Generally so far in 2014 (and specifically over the last three months), the performance tree for UK equity funds has been well and truly shaken.  Whilst the average fund has barely changed in value over both of these periods to date (at time of writing), there has been a marked difference between the average and worst performing funds.  This has been characterised by a reversal of many of the trends that persisted through much of 2012 and 2013.  A number of themes – some of which are interrelated – have turned.  The very strong outperformance of the FTSE250 Index has turned into modest underperformance.  Companies exposed to the UK domestic economy enjoyed super share price rides in the past two years, but have come slightly unstuck in 2014 as the spectre of rising interest rates puts downward pressure on valuations and expectations for future profit growth.  Similarly, the trend of backing share price momentum can only take a fund manager so far; eventually valuations can stretch no more, and some of the stock market’s darlings have come crashing down to earth.

We have not been immune to these factors ourselves, and we have slightly underperformed the average fund over both these short time periods, but maintained a strong performance track record over all other periods.  In part we have reacted to these changing events by making some modest changes to the portfolio; however, in part we have also accepted some small short term set backs as we see them as being temporary in nature.

Where we have not been inclined to make changes to the portfolio is where share prices have been impacted by the direct (and indirect) impacts of a stronger UK economy and the consequences of normalising both monetary policy and the drivers of growth against that backdrop.  This falls into two categories.  First, the risk that the direct measures policy makers need to take to cool down the London residential property market will hurt what is still only a fragile recovery in the rest of the country.  In response we believe that the Bank of England realises that interest rate rises are the wrong tool to address the London market, and it will take other policy measures to meet the specific requirements of the London market without compromising recovery elsewhere.  The second is the indirect impact that the strengthening UK economy is having on the value of Sterling, and then by extension, the impact on the value of profits earned by businesses with overseas operations.  In our view, Sterling has appreciated relative to other currencies due to the fact that its economy is emerging quicker from intensive care than others.  We do not believe that it reflects a long term shift in the terms of trade between the UK and other countries.  Therefore, this trend is likely to stabilise and ultimately reverse as time passes.  So what is currently a headwind for many companies will turn into a tailwind again.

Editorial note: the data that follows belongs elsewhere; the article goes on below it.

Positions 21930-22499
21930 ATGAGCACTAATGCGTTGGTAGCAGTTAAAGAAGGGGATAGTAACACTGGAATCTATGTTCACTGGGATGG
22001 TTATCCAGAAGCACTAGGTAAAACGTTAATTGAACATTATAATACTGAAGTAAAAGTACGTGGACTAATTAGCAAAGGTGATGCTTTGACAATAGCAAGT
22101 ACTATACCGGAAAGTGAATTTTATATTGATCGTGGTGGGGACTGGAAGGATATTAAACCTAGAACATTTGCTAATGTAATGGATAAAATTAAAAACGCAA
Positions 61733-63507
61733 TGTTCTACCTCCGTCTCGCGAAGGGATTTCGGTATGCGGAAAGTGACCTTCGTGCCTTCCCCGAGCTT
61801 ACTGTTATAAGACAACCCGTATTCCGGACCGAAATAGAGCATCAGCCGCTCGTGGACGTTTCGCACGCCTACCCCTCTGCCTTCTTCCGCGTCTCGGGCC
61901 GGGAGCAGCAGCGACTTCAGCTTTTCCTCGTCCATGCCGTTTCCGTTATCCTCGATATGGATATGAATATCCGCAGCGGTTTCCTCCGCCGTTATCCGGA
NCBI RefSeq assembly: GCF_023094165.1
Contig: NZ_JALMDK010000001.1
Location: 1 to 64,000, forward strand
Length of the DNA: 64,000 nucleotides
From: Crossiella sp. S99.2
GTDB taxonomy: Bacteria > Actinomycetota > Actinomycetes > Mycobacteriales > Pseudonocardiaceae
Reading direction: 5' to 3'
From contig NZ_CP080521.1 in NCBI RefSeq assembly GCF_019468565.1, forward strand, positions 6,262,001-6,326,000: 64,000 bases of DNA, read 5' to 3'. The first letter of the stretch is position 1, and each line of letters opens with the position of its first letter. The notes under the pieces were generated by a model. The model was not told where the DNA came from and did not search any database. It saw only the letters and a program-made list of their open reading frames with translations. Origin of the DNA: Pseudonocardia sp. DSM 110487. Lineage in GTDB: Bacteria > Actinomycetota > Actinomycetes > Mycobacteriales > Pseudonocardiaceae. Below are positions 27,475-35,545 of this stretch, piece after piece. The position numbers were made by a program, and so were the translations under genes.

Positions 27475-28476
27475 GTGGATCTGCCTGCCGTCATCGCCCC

However, we have made significant changes to the portfolio.  We have undoubtedly mitigated some of the pain associated with the last few months by substantially increasing liquidity in the portfolio.  We are always acutely aware of the price we pay for an investment, and by extension the value we can realise for investors if valuations get stretched.  In three instances we have critically appraised the value of a business we own, and concluded that we are likely to find better value elsewhere.  These sales have been discussed in our monthly factsheets, but I can summarise them here;  AstraZeneca, where the excitement over the new drug pipeline and corporate activity in the sector has over compensated for the risk involved in delivering new drugs and the pain associated with key blockbuster drugs coming off patent over the next three years.  Victrex, where the valuation of the shares reflected the traditional operational gearing in the business, but we have concerns that the actual growth in profits might lag behind what the market as a whole is expecting.  Smiths Group, where we are increasingly sceptical that the conglomerate nature of the business will be unwound, therefore the shares look fully valued without structural change to crystalize value.

All of this leaves us with a little under 20% of the portfolio’s value in cash.  There may have been some upside in sitting with cash as markets feel pressured.  More importantly for us, the shake out in valuation of many of the types of businesses we have described above has left us with a myriad of investment opportunities.  In the instances where we are putting a lot of our research efforts, share prices may have only fallen by 10% to 20%, rather than a catastrophic collapse in value; but that is enough to make valuations more realistic.  It is either 10% or 20% more upside for our investors, or it is 10% or 20% more downside protection if market uncertainty drifts into the Autumn.

All other things being equal, we are likely to have used a substantial amount of this cash by the end of the summer.  Whilst we won’t flag what it is we are likely to buy, it is fair to say that our new investments will counterbalance some of the portfolio’s existing biases.  We are likely to add some smaller companies to balance the weight we have in large and mid caps.  We are also likely to add a better geographic balance to a portfolio that has a lot of UK domestic earnings.  We will also look to build up exposure that is less sensitive to changes in UK interest rates than we already have.

In summary, we have (perhaps perversely) enjoyed the last three months.  We have been more active with potential new investment ideas than at any time since the start of 2012.  Let’s hope that history repeats itself.